Grab coffee with new people. Maintain professional relationship. Come to business events. Carry yourself professionally. Dress well. Be kind to people. Show interest in others’ stories. Always be thirsty for new knowledge. Spend time getting to know real people; don’t get too caught up with all 6 of your social media outlets. Get your name out there. Stay humble. Some people may see it as a waste of time, I see it as an investment and relationships can be built only if you invest time in people. I think that’s just how nature works. We tend to help and give a chance to people we know personally or have a connection with. Throughout my professional life, I have benefitted so much from networking. You’ll never know what doors can be open for you through your network.

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Next is this hype the media created: Your happiness is everything. Only work a job that makes you happy. I find it to be a very misleading idea.

When I was a student at the University of Indonesia, I worked as a part-time tutor to be able to pay my Kos rent and daily necessities. I didn’t have a car so I took Kopaja combined with ojek. My day started at 8 AM, went to school until 1 or 3 PM and went to work after. I always came home after 9 PM. I did that my whole university years. I remember many days and nights I spent in Kopaja wondering if the situation’s ever going to change to be in my favor. To be honest, sometimes I couldn’t help feeling a little envious seeing my friends whose parents provided them with cars and free pocket money. But then I reminded myself that everybody is given the life according to their strength, so I stopped my pity party. I wasn’t always happy at the time. Most days I came home exhausted. However, two things are for sure: never compares yourself to others, and hard work always pays off. I reap every single thing I plant.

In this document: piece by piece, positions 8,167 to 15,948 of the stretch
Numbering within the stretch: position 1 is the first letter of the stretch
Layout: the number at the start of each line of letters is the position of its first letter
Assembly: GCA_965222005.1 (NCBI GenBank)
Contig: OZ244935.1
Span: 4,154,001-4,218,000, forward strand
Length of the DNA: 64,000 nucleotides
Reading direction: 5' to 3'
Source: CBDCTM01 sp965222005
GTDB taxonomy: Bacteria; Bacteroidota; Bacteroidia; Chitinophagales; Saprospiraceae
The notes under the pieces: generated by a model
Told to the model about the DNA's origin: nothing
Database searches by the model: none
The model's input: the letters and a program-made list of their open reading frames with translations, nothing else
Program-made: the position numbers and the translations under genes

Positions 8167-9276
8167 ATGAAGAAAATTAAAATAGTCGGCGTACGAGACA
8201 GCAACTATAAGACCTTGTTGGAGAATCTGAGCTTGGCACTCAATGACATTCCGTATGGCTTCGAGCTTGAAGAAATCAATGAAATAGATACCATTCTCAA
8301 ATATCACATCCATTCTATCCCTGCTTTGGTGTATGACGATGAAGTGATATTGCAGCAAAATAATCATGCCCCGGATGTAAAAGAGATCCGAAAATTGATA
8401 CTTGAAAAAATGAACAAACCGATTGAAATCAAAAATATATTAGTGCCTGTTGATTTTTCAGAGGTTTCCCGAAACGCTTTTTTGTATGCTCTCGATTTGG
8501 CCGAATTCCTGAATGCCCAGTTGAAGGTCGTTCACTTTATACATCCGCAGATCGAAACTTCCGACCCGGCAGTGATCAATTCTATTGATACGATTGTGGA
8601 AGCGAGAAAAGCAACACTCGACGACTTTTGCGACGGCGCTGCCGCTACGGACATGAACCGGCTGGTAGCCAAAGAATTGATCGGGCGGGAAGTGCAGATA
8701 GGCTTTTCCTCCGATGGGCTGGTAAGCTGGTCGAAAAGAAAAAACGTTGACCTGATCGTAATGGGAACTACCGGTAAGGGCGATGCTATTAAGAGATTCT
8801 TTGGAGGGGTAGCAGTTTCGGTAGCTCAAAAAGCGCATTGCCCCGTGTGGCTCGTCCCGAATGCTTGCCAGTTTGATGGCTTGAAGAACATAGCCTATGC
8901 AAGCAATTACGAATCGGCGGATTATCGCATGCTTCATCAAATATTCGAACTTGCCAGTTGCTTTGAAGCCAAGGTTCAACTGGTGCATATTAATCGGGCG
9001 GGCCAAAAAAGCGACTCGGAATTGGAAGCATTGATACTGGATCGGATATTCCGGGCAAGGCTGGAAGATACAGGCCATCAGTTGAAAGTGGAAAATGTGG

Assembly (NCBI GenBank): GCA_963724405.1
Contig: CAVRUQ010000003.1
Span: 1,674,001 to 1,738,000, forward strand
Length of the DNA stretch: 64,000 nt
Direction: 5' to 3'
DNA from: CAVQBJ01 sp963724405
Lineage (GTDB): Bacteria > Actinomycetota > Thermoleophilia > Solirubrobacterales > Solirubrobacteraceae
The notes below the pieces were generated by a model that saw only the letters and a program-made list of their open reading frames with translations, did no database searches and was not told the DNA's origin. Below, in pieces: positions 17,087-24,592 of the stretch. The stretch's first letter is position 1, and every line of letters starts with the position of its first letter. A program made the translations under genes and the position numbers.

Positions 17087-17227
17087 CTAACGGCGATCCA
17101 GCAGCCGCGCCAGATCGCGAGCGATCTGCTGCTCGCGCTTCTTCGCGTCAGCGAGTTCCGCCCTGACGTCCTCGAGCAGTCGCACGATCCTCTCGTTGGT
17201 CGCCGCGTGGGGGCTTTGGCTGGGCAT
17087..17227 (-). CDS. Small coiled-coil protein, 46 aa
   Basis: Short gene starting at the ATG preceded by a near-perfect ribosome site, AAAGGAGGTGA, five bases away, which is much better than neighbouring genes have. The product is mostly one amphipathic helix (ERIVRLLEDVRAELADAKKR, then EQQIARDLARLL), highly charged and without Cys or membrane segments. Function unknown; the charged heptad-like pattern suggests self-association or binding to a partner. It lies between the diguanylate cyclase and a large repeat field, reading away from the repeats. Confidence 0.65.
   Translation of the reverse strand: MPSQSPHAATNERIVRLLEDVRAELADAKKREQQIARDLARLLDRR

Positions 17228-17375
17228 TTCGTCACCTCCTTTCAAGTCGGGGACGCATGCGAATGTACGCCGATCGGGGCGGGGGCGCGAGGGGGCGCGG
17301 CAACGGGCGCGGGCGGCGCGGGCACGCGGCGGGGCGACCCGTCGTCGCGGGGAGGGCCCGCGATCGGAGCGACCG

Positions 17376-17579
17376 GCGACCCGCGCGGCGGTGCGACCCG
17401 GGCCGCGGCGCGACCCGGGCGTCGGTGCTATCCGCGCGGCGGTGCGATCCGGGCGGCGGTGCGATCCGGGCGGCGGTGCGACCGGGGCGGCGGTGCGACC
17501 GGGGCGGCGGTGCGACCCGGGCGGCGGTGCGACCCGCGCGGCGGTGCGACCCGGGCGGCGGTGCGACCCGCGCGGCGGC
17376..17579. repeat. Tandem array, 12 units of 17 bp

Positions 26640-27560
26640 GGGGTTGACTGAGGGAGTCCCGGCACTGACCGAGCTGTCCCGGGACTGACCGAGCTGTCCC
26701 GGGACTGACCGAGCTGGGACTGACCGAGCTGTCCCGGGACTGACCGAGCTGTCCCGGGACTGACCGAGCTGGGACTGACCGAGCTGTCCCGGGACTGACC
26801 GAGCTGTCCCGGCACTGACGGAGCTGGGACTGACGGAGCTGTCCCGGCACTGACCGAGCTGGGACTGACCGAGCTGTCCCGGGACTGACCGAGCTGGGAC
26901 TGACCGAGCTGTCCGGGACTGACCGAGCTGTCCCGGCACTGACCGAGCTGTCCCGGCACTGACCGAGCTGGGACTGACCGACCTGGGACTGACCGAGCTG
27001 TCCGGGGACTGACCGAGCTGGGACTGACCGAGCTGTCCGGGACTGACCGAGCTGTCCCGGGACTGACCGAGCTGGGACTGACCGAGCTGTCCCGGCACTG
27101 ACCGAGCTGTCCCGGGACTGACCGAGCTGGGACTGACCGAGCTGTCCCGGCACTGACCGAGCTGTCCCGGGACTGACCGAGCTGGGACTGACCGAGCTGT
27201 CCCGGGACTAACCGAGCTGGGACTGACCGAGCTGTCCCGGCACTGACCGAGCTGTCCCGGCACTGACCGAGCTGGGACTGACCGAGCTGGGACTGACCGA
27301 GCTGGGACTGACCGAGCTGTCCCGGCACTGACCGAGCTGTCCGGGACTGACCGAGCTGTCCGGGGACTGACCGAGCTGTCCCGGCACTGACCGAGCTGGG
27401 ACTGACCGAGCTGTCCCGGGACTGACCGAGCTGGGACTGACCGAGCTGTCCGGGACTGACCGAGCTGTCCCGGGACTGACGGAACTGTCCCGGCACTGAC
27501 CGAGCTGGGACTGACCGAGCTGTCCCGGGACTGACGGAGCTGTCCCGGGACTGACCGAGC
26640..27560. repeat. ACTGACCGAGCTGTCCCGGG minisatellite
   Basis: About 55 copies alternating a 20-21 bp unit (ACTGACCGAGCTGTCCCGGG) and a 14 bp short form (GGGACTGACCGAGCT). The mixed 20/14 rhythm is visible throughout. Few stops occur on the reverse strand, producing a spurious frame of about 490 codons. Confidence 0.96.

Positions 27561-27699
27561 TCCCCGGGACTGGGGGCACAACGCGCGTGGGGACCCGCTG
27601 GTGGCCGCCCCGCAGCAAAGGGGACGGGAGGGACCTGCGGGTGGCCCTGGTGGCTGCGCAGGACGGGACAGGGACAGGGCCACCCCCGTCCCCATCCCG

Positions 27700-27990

Jakarta, May 2013. I was hired to do simultaneous English – Bahasa interpretation for Muhammadiyah Team of Social Worker Researchers in collaboration with a New York-based humanity NGO called Family For Every Child. Muhammadiyah is the second largest Islamic organization in Indonesia with 29 million members.

It is funny how the media truly encourages the young people to ‘travel’ and ‘see the world’ but fails to emphasize the importance of working hard to earn that travelling money (I hope you don’t think it’s free?!). Most of the time earning that money involves working on jobs you’re not necessarily happy about.

I am holding tight to an old Indonesian proverb in this matter:  “Bersakit-sakit dahulu, bersenang-senang kemudian.” (Go through the pain, reap the happiness after).

That’s absolutely fine to not look glamorous during your college days. That’s ok, too, if you can’t post as many travelling pictures as your friends. Instead, take pride in hard work – then see yourself harvest every single thing you plant. Logically speaking, it’s the law of gravity: what goes up, must come down. Better believe it. I wish you the best of luck in this new semester!

Content Edited by Artricia Rasyid

Photo credit: Author’s Personal Collection